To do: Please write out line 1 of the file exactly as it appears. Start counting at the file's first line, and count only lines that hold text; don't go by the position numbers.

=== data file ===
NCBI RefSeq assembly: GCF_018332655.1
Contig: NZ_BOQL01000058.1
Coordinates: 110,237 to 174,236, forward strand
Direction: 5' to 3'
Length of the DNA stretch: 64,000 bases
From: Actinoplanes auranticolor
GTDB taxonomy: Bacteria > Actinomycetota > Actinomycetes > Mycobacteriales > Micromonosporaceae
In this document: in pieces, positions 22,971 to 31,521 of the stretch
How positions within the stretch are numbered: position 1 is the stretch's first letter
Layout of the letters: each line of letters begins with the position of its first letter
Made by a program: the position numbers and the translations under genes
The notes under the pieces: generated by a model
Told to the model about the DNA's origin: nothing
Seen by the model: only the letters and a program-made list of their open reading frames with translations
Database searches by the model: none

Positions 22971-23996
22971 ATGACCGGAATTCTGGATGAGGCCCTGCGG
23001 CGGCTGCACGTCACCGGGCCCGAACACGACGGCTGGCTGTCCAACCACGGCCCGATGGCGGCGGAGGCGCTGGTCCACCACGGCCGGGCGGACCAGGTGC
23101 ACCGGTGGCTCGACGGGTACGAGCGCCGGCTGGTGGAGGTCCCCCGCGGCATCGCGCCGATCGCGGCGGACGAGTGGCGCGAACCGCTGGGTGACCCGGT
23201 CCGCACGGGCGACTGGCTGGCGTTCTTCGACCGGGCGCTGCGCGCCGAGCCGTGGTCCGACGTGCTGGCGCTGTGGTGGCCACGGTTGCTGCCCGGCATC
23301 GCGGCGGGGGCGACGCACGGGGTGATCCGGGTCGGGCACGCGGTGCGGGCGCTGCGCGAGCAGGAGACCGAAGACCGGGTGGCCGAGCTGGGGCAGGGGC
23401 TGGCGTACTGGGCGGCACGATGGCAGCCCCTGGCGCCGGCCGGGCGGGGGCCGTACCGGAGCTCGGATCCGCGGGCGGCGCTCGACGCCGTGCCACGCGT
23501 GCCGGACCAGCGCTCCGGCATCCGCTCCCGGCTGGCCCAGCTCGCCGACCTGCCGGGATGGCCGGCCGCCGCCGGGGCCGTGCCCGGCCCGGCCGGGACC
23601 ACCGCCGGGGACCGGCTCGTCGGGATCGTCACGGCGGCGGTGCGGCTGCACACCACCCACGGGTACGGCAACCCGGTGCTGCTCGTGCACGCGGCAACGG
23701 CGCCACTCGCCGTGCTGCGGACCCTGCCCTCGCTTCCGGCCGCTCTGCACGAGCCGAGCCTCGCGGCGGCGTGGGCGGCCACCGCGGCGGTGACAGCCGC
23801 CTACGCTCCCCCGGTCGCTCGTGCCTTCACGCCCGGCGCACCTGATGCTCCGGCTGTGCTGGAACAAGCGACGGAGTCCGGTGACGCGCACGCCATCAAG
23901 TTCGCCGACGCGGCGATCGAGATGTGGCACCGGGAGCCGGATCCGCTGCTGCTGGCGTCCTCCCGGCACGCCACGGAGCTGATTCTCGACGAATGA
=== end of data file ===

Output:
NCBI RefSeq assembly: GCF_018332655.1